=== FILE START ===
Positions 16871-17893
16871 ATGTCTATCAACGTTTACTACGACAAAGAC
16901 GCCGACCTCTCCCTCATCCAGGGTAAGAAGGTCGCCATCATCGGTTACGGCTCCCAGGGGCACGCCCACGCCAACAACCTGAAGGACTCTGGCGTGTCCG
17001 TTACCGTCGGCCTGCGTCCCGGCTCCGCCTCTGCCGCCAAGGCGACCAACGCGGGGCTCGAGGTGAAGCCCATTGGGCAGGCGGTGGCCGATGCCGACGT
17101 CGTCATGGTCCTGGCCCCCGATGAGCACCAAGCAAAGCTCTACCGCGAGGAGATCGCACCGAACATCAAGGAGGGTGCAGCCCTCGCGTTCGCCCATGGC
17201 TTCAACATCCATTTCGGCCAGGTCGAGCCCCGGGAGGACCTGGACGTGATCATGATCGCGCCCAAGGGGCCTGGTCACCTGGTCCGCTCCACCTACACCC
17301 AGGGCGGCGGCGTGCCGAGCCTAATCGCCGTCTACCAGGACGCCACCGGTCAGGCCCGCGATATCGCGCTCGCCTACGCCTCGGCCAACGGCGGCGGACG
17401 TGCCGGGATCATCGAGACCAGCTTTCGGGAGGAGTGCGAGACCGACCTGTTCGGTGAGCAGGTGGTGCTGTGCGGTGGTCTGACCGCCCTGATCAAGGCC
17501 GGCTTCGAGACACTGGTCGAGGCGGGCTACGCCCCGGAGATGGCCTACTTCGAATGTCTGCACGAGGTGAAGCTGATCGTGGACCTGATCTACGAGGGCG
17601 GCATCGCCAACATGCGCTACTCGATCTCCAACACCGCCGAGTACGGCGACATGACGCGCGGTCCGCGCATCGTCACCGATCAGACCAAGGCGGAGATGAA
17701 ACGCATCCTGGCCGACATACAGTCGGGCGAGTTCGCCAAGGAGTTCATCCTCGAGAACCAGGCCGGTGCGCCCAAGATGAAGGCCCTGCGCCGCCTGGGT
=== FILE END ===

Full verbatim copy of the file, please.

Positions 16871-17893
16871 ATGTCTATCAACGTTTACTACGACAAAGAC
16901 GCCGACCTCTCCCTCATCCAGGGTAAGAAGGTCGCCATCATCGGTTACGGCTCCCAGGGGCACGCCCACGCCAACAACCTGAAGGACTCTGGCGTGTCCG
17001 TTACCGTCGGCCTGCGTCCCGGCTCCGCCTCTGCCGCCAAGGCGACCAACGCGGGGCTCGAGGTGAAGCCCATTGGGCAGGCGGTGGCCGATGCCGACGT
17101 CGTCATGGTCCTGGCCCCCGATGAGCACCAAGCAAAGCTCTACCGCGAGGAGATCGCACCGAACATCAAGGAGGGTGCAGCCCTCGCGTTCGCCCATGGC
17201 TTCAACATCCATTTCGGCCAGGTCGAGCCCCGGGAGGACCTGGACGTGATCATGATCGCGCCCAAGGGGCCTGGTCACCTGGTCCGCTCCACCTACACCC
17301 AGGGCGGCGGCGTGCCGAGCCTAATCGCCGTCTACCAGGACGCCACCGGTCAGGCCCGCGATATCGCGCTCGCCTACGCCTCGGCCAACGGCGGCGGACG
17401 TGCCGGGATCATCGAGACCAGCTTTCGGGAGGAGTGCGAGACCGACCTGTTCGGTGAGCAGGTGGTGCTGTGCGGTGGTCTGACCGCCCTGATCAAGGCC
17501 GGCTTCGAGACACTGGTCGAGGCGGGCTACGCCCCGGAGATGGCCTACTTCGAATGTCTGCACGAGGTGAAGCTGATCGTGGACCTGATCTACGAGGGCG
17601 GCATCGCCAACATGCGCTACTCGATCTCCAACACCGCCGAGTACGGCGACATGACGCGCGGTCCGCGCATCGTCACCGATCAGACCAAGGCGGAGATGAA
17701 ACGCATCCTGGCCGACATACAGTCGGGCGAGTTCGCCAAGGAGTTCATCCTCGAGAACCAGGCCGGTGCGCCCAAGATGAAGGCCCTGCGCCGCCTGGGT